not going to miss it. You can also buy it back. This is one of the key things is it’s
like at one point I was collecting DVDs and videogames and then I was like, “Well, wait
a minute there’s services like Netflix. I can buy a used DVD off of Amazon for extremely
cheap. I could use GameFly or was it GameFly where you can rent videogames like get 2 a
month or something? Anyway, there’s all these ways to get stuff
if you need it again so why hold on to it? You don’t need to archive it. You don’t
need to have every single CD and have this big hard drive terabytes full of music that
you might someday listen to. You can just go to iTunes and purchase it as you want it
or you could just basically subscribe to Spotify ort something like that and get whatever music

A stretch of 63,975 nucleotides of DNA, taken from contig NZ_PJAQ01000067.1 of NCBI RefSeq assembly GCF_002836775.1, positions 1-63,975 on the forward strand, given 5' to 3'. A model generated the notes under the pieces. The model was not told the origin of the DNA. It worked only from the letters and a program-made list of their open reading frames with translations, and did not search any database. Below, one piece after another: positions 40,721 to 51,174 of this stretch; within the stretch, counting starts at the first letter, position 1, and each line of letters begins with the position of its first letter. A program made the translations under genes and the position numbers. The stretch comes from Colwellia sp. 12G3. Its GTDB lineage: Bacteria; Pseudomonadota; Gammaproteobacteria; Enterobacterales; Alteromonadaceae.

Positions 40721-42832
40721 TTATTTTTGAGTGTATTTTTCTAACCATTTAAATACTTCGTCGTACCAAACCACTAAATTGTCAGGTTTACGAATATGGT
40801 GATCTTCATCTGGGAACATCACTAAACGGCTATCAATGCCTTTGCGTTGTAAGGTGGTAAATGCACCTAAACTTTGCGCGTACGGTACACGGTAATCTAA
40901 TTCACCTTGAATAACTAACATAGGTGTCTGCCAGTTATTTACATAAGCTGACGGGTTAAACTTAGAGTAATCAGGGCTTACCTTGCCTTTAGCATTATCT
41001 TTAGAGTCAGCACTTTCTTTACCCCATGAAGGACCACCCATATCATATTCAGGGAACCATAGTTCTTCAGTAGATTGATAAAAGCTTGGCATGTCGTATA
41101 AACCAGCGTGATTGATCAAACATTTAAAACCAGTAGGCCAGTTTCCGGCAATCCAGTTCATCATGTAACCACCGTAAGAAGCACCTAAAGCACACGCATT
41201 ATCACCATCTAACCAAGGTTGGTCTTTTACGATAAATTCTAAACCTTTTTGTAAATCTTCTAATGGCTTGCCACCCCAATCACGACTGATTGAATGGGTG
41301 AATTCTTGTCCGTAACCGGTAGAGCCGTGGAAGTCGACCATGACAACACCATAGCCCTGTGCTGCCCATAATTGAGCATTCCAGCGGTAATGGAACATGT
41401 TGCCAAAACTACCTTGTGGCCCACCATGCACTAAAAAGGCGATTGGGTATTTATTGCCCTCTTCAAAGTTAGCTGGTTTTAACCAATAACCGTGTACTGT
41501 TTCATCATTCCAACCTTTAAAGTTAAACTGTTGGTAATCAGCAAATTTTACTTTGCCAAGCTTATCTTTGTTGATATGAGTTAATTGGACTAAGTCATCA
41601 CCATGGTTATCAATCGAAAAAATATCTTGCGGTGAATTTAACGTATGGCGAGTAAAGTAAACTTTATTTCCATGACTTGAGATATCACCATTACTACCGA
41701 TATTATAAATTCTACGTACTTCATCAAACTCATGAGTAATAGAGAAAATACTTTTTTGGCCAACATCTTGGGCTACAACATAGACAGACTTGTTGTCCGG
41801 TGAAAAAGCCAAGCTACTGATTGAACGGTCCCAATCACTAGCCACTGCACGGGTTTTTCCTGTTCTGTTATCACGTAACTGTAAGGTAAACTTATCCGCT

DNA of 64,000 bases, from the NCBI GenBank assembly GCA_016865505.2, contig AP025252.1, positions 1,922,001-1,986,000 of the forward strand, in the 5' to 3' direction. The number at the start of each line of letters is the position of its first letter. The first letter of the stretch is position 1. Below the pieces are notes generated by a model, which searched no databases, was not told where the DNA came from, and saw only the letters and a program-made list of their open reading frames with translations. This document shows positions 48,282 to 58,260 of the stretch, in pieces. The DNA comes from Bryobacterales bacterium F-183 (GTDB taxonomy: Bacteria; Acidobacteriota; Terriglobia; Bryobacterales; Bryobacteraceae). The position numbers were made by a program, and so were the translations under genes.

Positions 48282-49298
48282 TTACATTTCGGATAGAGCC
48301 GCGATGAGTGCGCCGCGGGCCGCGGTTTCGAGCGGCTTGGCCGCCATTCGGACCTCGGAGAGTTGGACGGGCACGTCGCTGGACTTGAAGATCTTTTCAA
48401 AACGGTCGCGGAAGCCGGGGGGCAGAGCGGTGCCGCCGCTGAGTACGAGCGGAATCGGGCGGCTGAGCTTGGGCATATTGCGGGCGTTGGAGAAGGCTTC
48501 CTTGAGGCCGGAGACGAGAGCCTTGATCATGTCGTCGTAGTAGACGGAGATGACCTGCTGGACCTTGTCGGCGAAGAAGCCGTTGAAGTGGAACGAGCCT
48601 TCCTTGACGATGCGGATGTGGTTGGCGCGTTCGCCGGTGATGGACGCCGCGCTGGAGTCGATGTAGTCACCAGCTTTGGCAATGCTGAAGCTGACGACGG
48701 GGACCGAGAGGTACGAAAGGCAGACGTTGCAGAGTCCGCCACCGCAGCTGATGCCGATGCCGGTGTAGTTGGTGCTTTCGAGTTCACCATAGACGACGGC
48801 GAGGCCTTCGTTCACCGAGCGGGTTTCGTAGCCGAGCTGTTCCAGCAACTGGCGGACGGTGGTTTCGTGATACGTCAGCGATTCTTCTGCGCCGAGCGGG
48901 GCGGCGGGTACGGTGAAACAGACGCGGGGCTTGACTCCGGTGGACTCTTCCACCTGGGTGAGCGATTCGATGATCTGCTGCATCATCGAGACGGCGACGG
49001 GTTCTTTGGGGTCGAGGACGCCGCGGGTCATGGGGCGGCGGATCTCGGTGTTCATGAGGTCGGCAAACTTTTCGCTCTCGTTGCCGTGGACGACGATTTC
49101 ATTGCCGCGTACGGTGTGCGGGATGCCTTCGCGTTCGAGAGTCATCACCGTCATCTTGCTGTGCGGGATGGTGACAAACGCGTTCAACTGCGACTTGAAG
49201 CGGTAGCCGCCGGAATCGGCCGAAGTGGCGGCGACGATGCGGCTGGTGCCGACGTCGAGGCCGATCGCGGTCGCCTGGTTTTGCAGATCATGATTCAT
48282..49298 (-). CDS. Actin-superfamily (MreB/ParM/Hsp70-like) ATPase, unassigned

you want. It’s silly to try and hold on to all this stuff and try to archive it, same
with books. Man, I got rid of all my physical books. I’ll tell you it feels so much better
to just have a Kindle. I got rid of some books that I was like, “Oh, maybe I’ll read
again.” Well, I’ll just buy the Kindle version. What’s it like? 10 dollars? Come
on. Chances are you’re never going to reread something or rewatch a movie.
Anyway, that’s what I have to say about that. Just like if you really are honest with
yourself and realize that it’s—in today’s age you can get anything that you need. There’s
eBay, there’s Amazon, there’s all kinds of ways to get stuff back so you don’t need
to hold on to stuff just in case. If you’re in any doubt just get rid of it. Get rid of
it. It’s freeing. Then you can always get it back.